The first task was to carry out a detailed wireless site-survey to establish if a wi-fi link was going to be a feasible solution. Since 802.11b/g wireless networks operate at 2.4Ghz they require line-of-site between transmitters so we needed to get an 'owls eye view' from each pole and we had to bear in miond that any solution would have to conform to the legal restrictions on transmitted power (EIRP) as well as considering the aesthetics of the antenna installations.

More details coming soon


More details coming soon


More details coming soon


The isolated siting of the boxes meant that mains power was unavailable so the equipment would have to run from a 'portable' power source.  Since all of the components could run at 12v DC we decided that 12v 'Sealed Lead Acid' batteries were the most practical answer - sited near the base of the pole the supply would be cabled to the equipment at the top.

After researching specifications, technologies & numerous theoretical power calculations we settled on AGM (Absorbent Glass Mat) VRLA (Valve Regulated Lead Acid) 12v 105Ah items which offered an acceptable compromise:

  1. they should provide acceptable operating duration (approximately 5 - 6hrs per charge);
  2. at 46kg each they could be handled by one person;
  3. they are relatively affordable (especially ex telecoms items rotated from standby power systems);
  4. with suitable chargers they should have a reasonable life-span

Viewing, Recording, Controlling & Distributing

More details coming soon

Having selected the various components, as a last step in the planning stage before committing to the purchase of all the equipment, we made a reduced scale 'mock up' of the system to check its overall operation and get an idea of what might be the most straightforward method of putting all the elements together.



Since going 'live' in March 07 the system has, overall, produced pretty good results - we have good quality video from three remote owl boxes - although we are still experimenting & learning all the time.

The batteries have been providing between 4 and 6 days of power, although they are being drained below their design minimum voltages which will likely have a detrimental effect on their longevity but we'll have to wait and see.


More details coming soon


Unfortunately we've not seen any nesting Barn Owls yet, but we've at least got a baby pigeon and mum (I've been told they're Stock Doves) in Box 1. Unfortunately the camera in this box seems to have moved slightly in its mountings at some point over the summer, hence the skewed image - something to investigate over the winter:

Cam 1 Image

Box 1 - Pigeon & Chick

And also in Box 3:

Cam 3 Pic

Box 3 - Pigeon Chick

Owls! Box number 2 actually has a couple of owls 'in residence' at the moment. Apparently they're Little Owls (we've nicknamed them Fred & Wilma) but unfortunately they're not nesting - they just sit in the box during the day, usually one at a time - but they are owls!

Box 2 - Little Owl

Box 2 - Little Owl (Fred or Wilma?)

We intend to have more (and larger) pictures on the web soon as well as video from the boxes so please keep checking back.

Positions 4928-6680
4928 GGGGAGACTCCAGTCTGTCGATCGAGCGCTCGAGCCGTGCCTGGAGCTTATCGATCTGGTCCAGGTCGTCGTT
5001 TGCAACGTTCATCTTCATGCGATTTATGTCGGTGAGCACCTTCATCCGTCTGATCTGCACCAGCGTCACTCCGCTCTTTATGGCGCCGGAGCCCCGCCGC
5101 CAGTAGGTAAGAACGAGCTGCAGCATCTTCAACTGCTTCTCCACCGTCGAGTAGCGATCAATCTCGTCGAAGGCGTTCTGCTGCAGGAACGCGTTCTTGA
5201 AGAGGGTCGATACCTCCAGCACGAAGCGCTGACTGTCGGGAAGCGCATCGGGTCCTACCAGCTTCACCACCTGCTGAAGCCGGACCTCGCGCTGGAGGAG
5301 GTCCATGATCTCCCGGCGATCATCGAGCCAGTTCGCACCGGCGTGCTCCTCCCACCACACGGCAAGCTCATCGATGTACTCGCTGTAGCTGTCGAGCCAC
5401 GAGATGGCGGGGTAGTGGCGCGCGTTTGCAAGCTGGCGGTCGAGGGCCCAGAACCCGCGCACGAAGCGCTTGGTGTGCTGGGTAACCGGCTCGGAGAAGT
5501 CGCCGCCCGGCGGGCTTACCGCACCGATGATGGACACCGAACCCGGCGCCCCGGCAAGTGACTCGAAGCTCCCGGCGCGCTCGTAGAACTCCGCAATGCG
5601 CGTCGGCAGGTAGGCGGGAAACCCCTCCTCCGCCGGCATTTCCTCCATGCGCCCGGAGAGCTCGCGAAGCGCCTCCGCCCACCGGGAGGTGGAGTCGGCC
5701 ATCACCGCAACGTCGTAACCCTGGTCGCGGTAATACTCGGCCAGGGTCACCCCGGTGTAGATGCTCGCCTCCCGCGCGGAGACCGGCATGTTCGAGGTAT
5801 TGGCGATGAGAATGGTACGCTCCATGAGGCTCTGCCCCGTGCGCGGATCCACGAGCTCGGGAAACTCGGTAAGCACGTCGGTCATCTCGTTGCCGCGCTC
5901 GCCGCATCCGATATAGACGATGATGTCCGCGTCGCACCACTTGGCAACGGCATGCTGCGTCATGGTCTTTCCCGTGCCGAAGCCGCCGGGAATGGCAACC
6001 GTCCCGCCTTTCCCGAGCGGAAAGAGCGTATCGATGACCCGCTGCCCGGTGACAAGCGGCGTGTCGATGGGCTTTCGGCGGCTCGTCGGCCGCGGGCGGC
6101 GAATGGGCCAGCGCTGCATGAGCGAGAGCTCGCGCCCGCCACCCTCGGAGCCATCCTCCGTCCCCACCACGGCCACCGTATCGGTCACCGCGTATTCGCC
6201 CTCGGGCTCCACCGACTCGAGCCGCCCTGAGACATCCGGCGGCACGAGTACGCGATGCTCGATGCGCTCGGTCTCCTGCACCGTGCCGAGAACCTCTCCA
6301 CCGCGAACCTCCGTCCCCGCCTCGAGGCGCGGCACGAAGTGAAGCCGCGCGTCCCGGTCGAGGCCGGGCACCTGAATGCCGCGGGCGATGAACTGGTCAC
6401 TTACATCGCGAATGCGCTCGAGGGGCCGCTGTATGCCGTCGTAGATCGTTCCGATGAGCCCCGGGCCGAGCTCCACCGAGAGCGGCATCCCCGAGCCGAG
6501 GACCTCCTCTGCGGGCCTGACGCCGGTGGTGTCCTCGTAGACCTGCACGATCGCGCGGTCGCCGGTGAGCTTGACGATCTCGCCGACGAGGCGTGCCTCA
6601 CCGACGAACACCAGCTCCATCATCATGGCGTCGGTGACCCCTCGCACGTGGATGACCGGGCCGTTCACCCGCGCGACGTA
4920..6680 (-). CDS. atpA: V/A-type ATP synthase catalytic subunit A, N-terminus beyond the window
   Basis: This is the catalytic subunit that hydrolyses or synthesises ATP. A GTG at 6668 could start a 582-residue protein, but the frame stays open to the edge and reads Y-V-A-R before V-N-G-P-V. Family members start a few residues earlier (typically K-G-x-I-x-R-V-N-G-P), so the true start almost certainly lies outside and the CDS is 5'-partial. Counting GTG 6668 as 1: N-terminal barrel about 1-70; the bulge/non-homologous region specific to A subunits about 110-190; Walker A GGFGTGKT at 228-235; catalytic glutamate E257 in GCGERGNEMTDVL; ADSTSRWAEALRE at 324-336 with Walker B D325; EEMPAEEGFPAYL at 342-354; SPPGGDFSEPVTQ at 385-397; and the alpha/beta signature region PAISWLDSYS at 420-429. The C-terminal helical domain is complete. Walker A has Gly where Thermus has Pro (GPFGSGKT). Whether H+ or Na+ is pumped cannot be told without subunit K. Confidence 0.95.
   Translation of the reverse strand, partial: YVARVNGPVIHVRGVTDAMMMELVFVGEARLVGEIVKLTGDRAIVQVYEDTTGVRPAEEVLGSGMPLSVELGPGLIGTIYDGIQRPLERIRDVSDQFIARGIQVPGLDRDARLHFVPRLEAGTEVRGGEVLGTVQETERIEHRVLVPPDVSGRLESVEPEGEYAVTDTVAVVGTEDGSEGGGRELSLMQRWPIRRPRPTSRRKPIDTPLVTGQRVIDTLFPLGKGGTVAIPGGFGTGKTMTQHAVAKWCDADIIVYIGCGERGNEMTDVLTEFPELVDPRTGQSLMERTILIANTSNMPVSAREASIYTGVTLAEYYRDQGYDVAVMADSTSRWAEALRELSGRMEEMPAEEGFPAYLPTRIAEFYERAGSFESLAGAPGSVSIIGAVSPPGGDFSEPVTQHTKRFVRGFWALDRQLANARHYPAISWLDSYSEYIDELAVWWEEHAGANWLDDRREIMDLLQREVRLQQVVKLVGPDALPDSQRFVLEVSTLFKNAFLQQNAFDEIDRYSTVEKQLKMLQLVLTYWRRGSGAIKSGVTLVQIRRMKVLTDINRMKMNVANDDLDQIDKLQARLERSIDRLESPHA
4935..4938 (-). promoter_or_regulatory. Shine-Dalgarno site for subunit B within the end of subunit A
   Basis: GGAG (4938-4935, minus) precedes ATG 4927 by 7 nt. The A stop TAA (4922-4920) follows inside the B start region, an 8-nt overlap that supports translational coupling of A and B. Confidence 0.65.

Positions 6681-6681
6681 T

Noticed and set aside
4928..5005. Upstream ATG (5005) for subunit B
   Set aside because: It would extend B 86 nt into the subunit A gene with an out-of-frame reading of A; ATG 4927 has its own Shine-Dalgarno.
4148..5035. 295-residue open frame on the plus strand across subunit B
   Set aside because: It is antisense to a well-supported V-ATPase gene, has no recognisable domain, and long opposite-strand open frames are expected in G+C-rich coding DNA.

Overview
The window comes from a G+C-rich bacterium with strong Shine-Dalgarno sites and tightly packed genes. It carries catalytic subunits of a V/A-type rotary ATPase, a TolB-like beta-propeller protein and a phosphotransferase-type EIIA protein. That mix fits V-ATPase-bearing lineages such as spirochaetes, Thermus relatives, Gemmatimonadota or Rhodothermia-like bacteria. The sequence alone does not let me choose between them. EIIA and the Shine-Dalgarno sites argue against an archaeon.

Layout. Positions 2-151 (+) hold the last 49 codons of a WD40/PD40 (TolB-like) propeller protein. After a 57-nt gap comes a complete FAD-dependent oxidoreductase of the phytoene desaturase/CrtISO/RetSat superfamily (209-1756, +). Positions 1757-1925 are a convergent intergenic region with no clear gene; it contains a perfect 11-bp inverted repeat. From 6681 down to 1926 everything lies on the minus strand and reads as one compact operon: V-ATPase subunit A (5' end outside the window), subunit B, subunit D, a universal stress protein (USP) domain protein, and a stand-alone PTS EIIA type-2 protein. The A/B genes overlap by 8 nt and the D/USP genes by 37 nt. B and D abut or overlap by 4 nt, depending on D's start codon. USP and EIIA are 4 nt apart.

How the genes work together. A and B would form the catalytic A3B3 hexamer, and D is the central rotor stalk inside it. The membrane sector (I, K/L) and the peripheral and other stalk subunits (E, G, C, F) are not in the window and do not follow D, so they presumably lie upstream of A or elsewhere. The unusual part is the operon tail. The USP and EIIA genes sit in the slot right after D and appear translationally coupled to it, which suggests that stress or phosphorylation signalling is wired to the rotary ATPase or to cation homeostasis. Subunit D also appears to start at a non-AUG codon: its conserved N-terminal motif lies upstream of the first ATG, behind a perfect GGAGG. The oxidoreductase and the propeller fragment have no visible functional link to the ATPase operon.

This project has undoubtedly been a challenge: it was quite different from anything we'd previously undertaken, a combination of IP cameras and wireless networking, and it's been a real learning experience (both for ourselves and the Broxton Barn Owl Group).

Although there's been no owls nesting in these boxes this year it's been an ideal opportunity to test the equipment, experiment with configurations and evaluate different ideas.  There have been hitches, glitches, mistakes and problems - for example some frustratingly intermittent wireless communication issues from one particular box that we're investigating.

In hindsight there are, as always, some things we'll do differently next time and the tight budgetary constraints meant that compromises had to be made in certain areas: but then nobody (outside NASA) ever has a blank cheque :-)

Overall we're very proud of the system we've created and the Broxton Barn Owl Group are happy with the results so far - but the project doesn't end here, indeed phase 1's only just started.

During the last 6 months we've learnt an awful lot about power consumption, camera angles, lamp placements, image recording, wireless propagation etc so over the winter we'll be able to make adjustments and modifications to further improve the system as well as consider possibilities for part 2 of the project.

Next year we'll be ready to view (hopefully) three nesting Barn Owls and then the serious work of the Broxton Barn Owl Group can get underway (Barn Owls please take note!).


More details coming soon


The following are some handy links where you can find more information about Owls and other elements of our project:


This page is being developed by Ivor - any comments or suggestions please send them to me

Perhaps you've a project in mind (however unusual)
or you just want general advice on some aspect?
Then please call 01829 771600 or
you can e-mail us at info@elliscomtech.com


© Ellis Combined Technologies 2007
Last modified 25/09/07